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#NaMo365: India’s Defence Sector is Looking for a Visionary Modi

The present NDA government still needs to conduct some serious evaluation of the defence sector.

Updated
India
4 min read
 Prime Minister Narendra Modi (L) and French Defence Minister Jean-Yves Le Drian (R) arrive at the Indian World War memorial in Neuve Chapelle near Lille in April, 2015. (Photo: Reuters)

A Chinese commentator scornfully, or in praise (it is not clear which), called Narendra Modi “a pragmatist, not a visionary”. Pragmatism in the context of the over-bureaucratized Indian state translates into the Prime Minister being led by his nose by the babus. Defence Minister Manohar Parrikar, whose IIT engineering credentials led many to expect a problem-solver, is proving himself neither a pragmatist nor a visionary, only a ‘please-all’ politician, seemingly approving every military hardware procurement proposal sent his way — the unmet demands of the armed services easily exceed rupees fifteen lakh crore. In the financially straitened circumstances the government finds itself in, the treasury has funds enough for only a few of the goods our uniformed services have indented for. Given the vagaries of the system, no service can be sure it will get what it wants.

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Prioritising Expenditures -The Way Ahead

French President Francois Hollande (R) listens to Prime Minister Narendra Modi (L) during an official dinner in his honor at the Elysee Palace in Paris, France, in April, 2015. (Photo: Reuters)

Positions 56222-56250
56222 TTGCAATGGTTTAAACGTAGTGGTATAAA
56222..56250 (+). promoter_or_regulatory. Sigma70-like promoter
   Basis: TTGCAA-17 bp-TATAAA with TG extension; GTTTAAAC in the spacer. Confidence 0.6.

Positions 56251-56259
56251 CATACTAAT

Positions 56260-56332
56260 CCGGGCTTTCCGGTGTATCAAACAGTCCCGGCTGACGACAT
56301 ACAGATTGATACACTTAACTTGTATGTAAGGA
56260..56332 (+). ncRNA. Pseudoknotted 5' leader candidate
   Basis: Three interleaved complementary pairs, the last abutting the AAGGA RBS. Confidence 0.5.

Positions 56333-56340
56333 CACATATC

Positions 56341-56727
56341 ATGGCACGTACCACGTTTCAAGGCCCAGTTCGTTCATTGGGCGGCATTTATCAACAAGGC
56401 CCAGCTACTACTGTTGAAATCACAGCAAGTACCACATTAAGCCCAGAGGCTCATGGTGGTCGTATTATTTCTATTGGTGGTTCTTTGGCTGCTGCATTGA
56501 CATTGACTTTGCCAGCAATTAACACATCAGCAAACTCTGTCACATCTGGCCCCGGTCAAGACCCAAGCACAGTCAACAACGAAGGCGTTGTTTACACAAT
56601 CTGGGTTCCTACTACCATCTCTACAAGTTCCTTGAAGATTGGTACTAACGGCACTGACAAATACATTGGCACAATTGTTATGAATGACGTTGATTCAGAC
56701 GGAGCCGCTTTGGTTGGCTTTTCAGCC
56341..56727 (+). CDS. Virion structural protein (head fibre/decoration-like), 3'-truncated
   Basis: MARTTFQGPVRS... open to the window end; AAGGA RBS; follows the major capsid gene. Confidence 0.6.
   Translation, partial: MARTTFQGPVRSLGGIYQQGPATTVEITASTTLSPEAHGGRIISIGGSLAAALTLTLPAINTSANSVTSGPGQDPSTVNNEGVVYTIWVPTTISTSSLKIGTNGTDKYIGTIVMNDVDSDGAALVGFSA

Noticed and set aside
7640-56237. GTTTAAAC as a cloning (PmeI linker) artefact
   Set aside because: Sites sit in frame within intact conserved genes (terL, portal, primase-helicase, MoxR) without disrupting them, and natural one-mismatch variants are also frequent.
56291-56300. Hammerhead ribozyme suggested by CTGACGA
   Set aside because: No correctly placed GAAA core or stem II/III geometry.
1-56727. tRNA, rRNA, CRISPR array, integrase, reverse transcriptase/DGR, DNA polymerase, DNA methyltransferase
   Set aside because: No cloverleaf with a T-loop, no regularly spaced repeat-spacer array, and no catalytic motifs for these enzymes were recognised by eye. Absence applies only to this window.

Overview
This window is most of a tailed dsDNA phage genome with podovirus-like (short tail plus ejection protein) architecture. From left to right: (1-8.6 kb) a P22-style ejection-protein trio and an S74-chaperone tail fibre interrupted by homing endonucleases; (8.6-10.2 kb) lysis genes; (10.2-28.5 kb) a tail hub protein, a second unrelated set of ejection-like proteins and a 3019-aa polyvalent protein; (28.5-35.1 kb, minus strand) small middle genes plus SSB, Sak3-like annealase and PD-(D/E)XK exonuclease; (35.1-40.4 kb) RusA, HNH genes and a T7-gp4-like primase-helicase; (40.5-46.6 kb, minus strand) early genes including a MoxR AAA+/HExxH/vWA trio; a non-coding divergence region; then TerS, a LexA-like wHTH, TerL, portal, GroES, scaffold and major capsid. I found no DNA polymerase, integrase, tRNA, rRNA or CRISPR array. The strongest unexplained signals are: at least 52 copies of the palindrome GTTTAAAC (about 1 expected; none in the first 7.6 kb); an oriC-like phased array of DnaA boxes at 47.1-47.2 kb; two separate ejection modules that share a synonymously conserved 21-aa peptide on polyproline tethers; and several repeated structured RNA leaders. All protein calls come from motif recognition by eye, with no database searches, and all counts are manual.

French President Francois Hollande (R) listens to Prime Minister Narendra Modi (L) during an official dinner in his honor at the Elysee Palace in Paris, France, in April, 2015. (Photo: Reuters)

The reasonable way out in this situation is to prioritize expenditure programmes, something apparently beyond Parrikar or, even his boss, Modi (to wit, the latter’s off-the-cuff decision whilst in Paris to buy 36 French Rafale combat aircraft. It will keep the French aviation sector in the clover at the cost of competitive bidding, transfer of technology — to help his own “Make in India” policy, and of choosing the most economical Su-30MKI option that Parrikar, incidentally, was partial to).

The transactions for the US-made C-17 and C-130J airlifters and the P-8I maritime reconnaissance aircraft and for the Rafale fighter showed foreign arms companies and governments how to crack the frustrating puzzle of India’s defence procurement system: approach (earlier Manmohan Singh, now) Modi for multi-billion dollar government-to-government (G2G) contracts.

No problems, no hassles, happy customer, happier suppliers. This method works because, in the absence of a mechanism in the Government of India for inter se prioritization, all defence acquisitions decisions are essentially ad hoc any way, and made by the prime minister and/or finance minister and/or defence minister, using metrics of their choice.

But the G2G route still being an exception, the outcome in terms of actual armaments materializing normally from the procurement pipeline today is no different from when Parrikar’s Congress party predecessor A.K. Antony held court. Antony refused to make any decision attended by the slightest whiff of corruption. Given the nature of the international arms trade and the commission-baksheesh-good times habituated Indian system managers, this was akin to seeking a virgin in a bordello.